News
Most Icelanders Against Privatising Banks, Public Services

Most Icelanders Against Privatising Banks, Public Services

Photos by
Sarah Pepin

Published March 9, 2015

The majority of Icelanders want to keep their public services public. Although there is a slight uptick in support for privatising public broadcasting, this support remains below 30%.

A new poll from Market and Media Research put the spotlight on privatisation, by asking Icelanders how they felt about institutions which are publicly owned, in whole or in part, being completely privatised. The results show a significant percentage of Icelanders are against the idea.

Of those who responded, 41.5% said they supported the idea of the government selling its share of Landsbanki, down from 42.5% in February 2014. At the same time, 13.2% said they believed the National Power Company of Iceland (Landsvirkjun) should be privatised, down from 13.7% the year previous. 28.9% said they supported the government selling its share of the national broadcasting service, RÚV, which is up from 26.6% last year.

Support for, or against, privatisation fell pretty sharply along party lines. Generally speaking, those who support the current ruling coalition of the Independence Party and the Progressives were more likely to support privatisation than those who do not. The greatest division was over the question of whether or not to privatise RÚV: 45.2% of those who support the coalition also supported privatisation, versus 19.6% who do not support the coalition.

The greatest push for privatisation overall came from voters of the Independence Party. The only occasions where a majority of voters supported privatisation were amongst these voters (59.2% and 50.9% supporting privatising Landsbanki and RÚV, respectively), and the highest percentage in favour of privatising electricity and hot water – 20.3% – was also amongst Independence Party voters.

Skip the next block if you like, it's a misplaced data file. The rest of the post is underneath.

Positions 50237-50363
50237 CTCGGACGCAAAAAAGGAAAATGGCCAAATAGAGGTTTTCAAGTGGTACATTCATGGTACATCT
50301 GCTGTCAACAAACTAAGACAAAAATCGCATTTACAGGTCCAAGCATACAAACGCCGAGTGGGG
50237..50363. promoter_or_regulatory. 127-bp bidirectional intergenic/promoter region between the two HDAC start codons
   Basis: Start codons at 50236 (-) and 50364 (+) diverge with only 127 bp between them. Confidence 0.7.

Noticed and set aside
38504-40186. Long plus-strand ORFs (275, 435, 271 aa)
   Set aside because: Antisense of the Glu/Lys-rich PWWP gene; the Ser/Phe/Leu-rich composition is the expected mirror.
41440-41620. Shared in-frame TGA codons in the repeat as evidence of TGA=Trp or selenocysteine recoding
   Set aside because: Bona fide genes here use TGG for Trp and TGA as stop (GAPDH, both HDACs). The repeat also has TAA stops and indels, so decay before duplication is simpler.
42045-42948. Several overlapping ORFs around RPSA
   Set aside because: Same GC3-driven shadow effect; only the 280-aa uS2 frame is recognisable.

While there has not been much push to privatise utilities, RÚV has been under considerable criticism from the ruling coalition. Budget cuts made to RÚV prompted Reporters Without Borders to comment that “Between 2013 and 2014, the ruling right-wing coalition repeatedly criticized the treatment of the news coverage provide[d] by RÚV’s TV and radio channels, and used it as an excuse to reduce dramatically its budget.”


News
Another Asylum Seeker Attempts Self-Immolation At Red Cross

Another Asylum Seeker Attempts Self-Immolation At Red Cross

by

An asylum seeker threatened to set himself on fire at Icelandic Red Cross offices today, protesting the length of time

News
Conservative Chair Confounded By Pirate Party

Conservative Chair Confounded By Pirate Party

by

Independence Party chairperson Bjarni Benediktsson says he finds the Pirate Party to be “a blank page” and questioned the commitment

News
New Name For Holuhraun Pending … Or Not

New Name For Holuhraun Pending … Or Not

by

This October, it will be decided whether or not the resulting lava field from the Holuhraun eruption will be given

News
Solar Particles Launch Surprise Shock & Awe Attack Against Earth’s Upper Atmosphere

Solar Particles Launch Surprise Shock & Awe Attack Against Earth’s Upper Atmosphere

by

Last night, northern lights came to Iceland a bit earlier than usual, and in a spectacular state of activity, catching

News
Still More Icelandic Towns Want Asylum Seekers

Still More Icelandic Towns Want Asylum Seekers

by

More Icelandic towns have expressed the desire to welcome more asylum seekers to Iceland, and have appealed to national authorities

News
Extreme Chill Case Going To Court

Extreme Chill Case Going To Court

by

Attendees of the Extreme Chill festival who were subject to egregious police practices are taking the police to court. Helga

Show Me More!